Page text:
Last night President Bush, in his State of the Union address, had a message for Tehran’s ayatollahs: “Verifiably suspend your nuclear enrichment, so negotiations can begin.” Then he demanded that they “come clean” about their “nuclear intentions and past actions.” What were missing were two essential words: “Or else.”
The omission is all the more significant because the President used tougher language for Iran on another topic. After listing a series of Iranian transgressions including the funding and training of militias in Iraq, he said, “But above all, know this: America will confront those who threaten our troops.”
I love ringing language from American presidents, but it’s time to examine its effect on Iranian leaders. If I were a mullah in Tehran, the word that would be going through my mind is the Farsi equivalent of “hollow.” After all, I know that I have been helping to kill American troops in Iraq for the past several years and President Bush hasn’t done anything of particular significance to me. Would I be right in concluding that he will not be doing anything more in the future? And if he won’t do anything about my killing more Americans, then why, in light of his use of “above all,” should I think he will do anything about my nuclear program?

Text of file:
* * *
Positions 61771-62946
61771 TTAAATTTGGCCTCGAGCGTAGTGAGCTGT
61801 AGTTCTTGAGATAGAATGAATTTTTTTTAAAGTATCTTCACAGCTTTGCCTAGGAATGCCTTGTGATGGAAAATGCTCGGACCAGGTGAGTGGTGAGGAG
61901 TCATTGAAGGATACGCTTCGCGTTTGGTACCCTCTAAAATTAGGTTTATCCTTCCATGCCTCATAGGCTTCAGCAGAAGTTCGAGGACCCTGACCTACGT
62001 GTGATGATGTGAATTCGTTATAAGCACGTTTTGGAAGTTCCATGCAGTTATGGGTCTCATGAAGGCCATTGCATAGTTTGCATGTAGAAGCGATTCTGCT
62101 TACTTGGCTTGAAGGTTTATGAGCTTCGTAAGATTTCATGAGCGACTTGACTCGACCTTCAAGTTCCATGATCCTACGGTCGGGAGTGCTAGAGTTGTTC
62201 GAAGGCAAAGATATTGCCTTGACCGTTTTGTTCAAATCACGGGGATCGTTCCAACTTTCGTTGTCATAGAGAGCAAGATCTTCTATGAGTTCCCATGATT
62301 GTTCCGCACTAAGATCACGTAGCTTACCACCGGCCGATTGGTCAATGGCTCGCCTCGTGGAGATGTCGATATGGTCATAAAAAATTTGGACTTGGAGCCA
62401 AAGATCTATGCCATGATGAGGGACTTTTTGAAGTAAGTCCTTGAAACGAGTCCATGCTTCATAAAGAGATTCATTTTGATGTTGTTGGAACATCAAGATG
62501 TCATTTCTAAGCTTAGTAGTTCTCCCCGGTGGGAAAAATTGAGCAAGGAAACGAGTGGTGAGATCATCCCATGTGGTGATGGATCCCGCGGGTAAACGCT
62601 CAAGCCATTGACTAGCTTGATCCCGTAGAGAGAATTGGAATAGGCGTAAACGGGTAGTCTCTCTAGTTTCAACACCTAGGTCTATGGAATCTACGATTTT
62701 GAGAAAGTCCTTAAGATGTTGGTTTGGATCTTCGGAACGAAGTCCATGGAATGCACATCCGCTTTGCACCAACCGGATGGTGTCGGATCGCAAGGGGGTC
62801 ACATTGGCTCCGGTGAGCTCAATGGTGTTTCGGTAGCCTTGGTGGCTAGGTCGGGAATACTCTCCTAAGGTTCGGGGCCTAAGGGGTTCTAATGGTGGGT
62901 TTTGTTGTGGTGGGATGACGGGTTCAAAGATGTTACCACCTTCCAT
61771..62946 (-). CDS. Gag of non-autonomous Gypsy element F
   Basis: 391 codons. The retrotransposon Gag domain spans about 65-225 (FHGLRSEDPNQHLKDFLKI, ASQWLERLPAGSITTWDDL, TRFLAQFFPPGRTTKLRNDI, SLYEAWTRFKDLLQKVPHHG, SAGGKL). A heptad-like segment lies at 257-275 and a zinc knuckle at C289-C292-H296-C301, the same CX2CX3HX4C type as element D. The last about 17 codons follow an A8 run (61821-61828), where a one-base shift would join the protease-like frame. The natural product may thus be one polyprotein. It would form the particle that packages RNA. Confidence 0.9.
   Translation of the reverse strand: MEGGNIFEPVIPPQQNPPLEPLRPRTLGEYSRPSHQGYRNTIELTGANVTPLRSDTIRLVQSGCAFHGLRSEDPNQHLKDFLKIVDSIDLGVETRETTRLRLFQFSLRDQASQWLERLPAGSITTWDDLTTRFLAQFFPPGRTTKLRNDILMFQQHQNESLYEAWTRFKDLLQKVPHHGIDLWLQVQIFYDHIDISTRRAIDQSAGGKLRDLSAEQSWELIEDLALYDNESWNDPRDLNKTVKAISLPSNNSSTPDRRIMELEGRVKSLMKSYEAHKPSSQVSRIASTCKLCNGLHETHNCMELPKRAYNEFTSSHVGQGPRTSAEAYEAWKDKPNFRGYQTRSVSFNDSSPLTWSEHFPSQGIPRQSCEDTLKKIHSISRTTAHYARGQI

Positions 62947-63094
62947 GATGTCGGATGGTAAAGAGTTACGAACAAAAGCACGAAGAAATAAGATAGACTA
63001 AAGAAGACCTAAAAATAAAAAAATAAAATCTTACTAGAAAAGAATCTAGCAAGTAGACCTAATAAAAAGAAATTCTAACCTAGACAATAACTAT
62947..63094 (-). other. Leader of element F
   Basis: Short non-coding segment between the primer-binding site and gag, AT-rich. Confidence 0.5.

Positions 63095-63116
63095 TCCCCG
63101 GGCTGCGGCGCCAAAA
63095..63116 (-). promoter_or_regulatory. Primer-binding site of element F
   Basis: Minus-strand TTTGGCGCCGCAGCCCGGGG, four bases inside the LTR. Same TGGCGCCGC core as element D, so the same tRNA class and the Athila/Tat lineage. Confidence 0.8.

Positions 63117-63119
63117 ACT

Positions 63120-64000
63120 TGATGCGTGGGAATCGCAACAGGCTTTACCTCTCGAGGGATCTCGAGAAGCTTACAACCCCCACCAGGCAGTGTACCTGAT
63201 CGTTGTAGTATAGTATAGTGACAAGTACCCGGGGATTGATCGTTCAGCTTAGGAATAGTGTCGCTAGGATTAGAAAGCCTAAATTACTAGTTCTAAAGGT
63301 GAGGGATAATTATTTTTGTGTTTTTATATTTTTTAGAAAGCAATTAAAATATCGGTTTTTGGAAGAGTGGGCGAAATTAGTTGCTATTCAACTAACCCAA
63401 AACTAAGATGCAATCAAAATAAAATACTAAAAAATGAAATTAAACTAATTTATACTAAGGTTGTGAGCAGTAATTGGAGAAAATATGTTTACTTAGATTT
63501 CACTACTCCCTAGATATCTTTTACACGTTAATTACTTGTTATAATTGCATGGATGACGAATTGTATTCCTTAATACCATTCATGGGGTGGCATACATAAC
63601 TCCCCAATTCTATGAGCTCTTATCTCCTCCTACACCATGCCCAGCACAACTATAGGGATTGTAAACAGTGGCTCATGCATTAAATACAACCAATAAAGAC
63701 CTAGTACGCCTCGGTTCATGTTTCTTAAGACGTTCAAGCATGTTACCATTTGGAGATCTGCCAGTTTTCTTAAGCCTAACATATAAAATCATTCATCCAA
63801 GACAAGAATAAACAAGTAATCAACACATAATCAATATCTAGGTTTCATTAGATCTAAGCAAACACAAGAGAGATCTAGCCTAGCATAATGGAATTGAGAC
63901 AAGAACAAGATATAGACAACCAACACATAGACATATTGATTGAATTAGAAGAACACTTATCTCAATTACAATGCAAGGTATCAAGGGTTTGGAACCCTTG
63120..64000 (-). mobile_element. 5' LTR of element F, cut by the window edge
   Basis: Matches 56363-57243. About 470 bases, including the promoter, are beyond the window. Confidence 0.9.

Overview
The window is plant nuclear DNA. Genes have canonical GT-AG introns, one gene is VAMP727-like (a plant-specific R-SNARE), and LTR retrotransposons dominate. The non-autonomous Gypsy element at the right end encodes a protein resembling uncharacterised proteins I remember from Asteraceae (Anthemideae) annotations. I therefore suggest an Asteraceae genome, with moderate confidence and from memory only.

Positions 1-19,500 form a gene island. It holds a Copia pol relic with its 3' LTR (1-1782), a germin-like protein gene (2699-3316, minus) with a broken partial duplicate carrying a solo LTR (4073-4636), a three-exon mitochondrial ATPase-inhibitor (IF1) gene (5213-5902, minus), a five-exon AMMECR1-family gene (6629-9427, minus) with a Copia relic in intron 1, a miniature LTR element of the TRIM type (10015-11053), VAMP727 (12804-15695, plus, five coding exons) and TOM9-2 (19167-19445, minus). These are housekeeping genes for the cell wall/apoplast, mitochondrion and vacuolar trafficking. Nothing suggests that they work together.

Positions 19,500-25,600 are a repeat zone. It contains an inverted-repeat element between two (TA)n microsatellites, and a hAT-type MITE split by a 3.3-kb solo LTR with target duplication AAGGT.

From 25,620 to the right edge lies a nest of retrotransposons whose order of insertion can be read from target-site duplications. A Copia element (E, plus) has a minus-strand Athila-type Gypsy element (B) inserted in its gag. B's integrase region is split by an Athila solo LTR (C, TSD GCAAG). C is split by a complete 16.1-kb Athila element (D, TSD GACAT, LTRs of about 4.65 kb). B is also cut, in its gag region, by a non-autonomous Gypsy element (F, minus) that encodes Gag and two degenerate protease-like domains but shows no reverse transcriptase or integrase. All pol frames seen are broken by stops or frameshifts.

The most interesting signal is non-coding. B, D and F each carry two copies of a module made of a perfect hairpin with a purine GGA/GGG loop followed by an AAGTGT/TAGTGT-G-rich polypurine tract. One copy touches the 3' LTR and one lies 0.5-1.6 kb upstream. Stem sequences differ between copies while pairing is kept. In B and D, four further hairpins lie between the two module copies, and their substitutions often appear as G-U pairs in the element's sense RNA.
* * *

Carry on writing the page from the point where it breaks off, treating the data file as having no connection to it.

President Bush may be coming to the end of his second term, but as the Wall Street Journal pointed out this morning, “even a lame duck President has more power to influence events than anyone else on the planet.” So he does not have an excuse. If he thought there is a diplomatic solution, he should have said so last night. If there is not—and none is in sight in my view—then he needed to tell the Iranians what is the price they will have to pay for their conduct. This morning John Bolton, interviewed by Bill Hemmer on the Fox News Channel, said that there were only two options left: regime change and the use of force. Agree with him or not, Bolton is one person who is talking about “or else.”